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Mining-related Deforestation in the Amazon

Loving gold jewelry right now? There’s a fair probability they got here from the unlawful mining operation in the Amazon and surfaced solely after deforestation.

Gold is considered a treasured metal. Due to its current high price, gold mining in tropical areas has increased recently (Alvarez-Berríos et al., 2015). The high price also prompted many workers, as many as 16 million engage in excavation—most of which are poor.

Because the gold is in the sediment scattered under the forest floor, to extract the gold, you have to remove the forest and dig.

To extract gold, the forest must be removed first and then dig the soil. The entire process is causing intensive damage to the environment. Knowing the fact, most experts think the mining can’t be stopped, better regulated by adopting a formal policy.

A group of scientists at the University of Wisconsin-Madison investigated mining-related deforestation in a biodiverse and ecologically sensitive area of the Peruvian Amazon. Their study aimed to investigate if legalizing the mining operations might curb a few of the adverse effects.

The study, published June 2 in the journal Environmental Research Letters (Álvarez-Berríos et al., 2021), focused on an area across the Tambopata National Reserve in Peru from 2001 to 2014. Throughout this period, demand for gold rose, roads penetrated the area, and mining surged. In turn, mining-related deforestation rose by nearly 100,000 acres over their study period.

In many countries, gold mining is not regulated, and hundreds of thousands of individuals are involved in mining across the tropics. Thus, the standard first step to reducing the environmental impact of mining is bringing it under governmental oversight, legalizing the activity.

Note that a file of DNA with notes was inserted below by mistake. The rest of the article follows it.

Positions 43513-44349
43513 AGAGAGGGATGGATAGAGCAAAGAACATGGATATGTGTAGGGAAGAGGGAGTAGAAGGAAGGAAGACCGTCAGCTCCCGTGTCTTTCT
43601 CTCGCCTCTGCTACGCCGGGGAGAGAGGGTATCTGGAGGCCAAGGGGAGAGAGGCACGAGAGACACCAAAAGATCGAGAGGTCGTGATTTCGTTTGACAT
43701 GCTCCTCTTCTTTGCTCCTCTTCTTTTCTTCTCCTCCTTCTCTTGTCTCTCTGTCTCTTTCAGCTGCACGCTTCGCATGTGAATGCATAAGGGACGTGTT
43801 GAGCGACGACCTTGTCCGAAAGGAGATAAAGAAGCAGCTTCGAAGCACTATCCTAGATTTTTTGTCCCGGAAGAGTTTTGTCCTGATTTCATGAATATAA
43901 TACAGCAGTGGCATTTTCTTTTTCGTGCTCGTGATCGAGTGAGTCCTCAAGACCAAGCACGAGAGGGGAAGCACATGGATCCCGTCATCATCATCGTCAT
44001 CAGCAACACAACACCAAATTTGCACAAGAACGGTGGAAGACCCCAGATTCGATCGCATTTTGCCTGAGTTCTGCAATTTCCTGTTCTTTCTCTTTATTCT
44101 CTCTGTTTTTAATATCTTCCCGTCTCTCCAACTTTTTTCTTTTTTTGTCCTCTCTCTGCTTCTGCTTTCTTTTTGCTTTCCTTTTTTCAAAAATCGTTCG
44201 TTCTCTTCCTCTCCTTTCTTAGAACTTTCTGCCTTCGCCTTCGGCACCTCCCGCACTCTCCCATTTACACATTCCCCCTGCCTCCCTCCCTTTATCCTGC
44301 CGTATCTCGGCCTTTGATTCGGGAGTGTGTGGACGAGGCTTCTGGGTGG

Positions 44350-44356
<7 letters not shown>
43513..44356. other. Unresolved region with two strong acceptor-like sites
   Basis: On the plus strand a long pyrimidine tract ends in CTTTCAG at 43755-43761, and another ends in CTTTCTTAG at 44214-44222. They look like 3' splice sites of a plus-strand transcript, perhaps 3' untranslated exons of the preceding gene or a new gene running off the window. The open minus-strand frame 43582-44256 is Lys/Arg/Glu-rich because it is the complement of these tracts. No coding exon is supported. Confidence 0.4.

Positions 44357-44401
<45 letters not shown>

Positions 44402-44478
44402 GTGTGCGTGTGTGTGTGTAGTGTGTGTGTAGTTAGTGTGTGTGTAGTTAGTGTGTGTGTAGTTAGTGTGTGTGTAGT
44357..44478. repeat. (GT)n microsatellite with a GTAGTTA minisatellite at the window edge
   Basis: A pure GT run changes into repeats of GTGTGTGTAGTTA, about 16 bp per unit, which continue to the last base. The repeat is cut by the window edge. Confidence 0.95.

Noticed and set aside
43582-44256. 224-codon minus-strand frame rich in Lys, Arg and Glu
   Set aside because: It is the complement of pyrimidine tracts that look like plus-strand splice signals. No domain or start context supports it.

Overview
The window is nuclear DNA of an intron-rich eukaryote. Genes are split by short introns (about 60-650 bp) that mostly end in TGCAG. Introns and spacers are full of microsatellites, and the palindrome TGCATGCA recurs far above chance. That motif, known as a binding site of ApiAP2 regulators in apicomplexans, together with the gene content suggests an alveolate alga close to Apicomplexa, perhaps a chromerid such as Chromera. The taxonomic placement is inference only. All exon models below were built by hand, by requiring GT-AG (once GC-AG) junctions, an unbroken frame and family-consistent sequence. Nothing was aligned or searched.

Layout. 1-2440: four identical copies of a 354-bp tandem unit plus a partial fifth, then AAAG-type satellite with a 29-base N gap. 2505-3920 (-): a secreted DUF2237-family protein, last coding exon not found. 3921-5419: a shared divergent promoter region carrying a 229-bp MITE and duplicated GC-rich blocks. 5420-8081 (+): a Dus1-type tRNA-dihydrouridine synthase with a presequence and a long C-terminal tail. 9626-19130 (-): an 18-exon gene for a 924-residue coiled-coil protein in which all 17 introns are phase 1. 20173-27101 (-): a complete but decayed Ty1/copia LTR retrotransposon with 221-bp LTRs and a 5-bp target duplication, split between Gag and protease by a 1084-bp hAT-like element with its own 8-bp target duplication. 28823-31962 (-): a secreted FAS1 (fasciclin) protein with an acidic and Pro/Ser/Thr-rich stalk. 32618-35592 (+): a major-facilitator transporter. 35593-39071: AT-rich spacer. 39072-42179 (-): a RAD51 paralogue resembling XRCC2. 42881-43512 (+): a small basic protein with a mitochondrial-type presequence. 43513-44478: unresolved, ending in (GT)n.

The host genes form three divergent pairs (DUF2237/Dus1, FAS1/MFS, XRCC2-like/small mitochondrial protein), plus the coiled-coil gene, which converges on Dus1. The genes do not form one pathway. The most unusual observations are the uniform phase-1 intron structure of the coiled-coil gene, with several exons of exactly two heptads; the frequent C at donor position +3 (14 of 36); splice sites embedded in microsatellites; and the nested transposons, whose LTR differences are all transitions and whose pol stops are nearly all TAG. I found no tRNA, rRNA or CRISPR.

The research group noticed that Peruvian authorities, like authorities in different gold-rush sites, have given up on trying to stop gold mining. Instead, they’re trying to restrict it and contain it.

Throughout their study period, local agencies issued temporary permits to miners to start their work safely. After receiving the permit, miners would, in principle, undergo a series of environmental impact and compliance assessments before they could begin the work.


However, the regulation process took a very long time. As a result, many miners merely took their temporary permit as a green signal to start mining and by no means went through with the environmental impact assessments.

Over their research period, no mining operations made it through the complete compliance process. Also, the team found little evidence for improved environmental outcomes in the approved mining areas.

To evaluate environmental outcomes, the team used satellite imagery analysis to see how much of the forest had been cut down compared to areas without formalized mining laws.

Legalizing mining can lower environmental damage. But, it needs enforcement and regulations that match the local context. Legalizing without environmental impact evaluation may encourage more damage to the forest, which would expand the damage.

The team plans to return to Tambopata to present the research outcomes to local authorities. In addition, the three co-authors hope their research will set a precedent for monitoring legalization interventions in Tambopata and other tropical areas losing greenery to mining.

Related Publications

Álvarez-Berríos, N., J. L’Roe, et al. (2021). “Does formalizing artisanal gold mining mitigate environmental impacts? Deforestation evidence from the Peruvian Amazon.” Environmental Research Letters 16(6): 064052. 10.1088/1748-9326/abede9.
Alvarez-Berríos, N. L. and T. Mitchell Aide (2015). “Global demand for gold is another threat for tropical forests.” Environmental Research Letters 10(1): 014006. 10.1088/1748-9326/10/1/014006.



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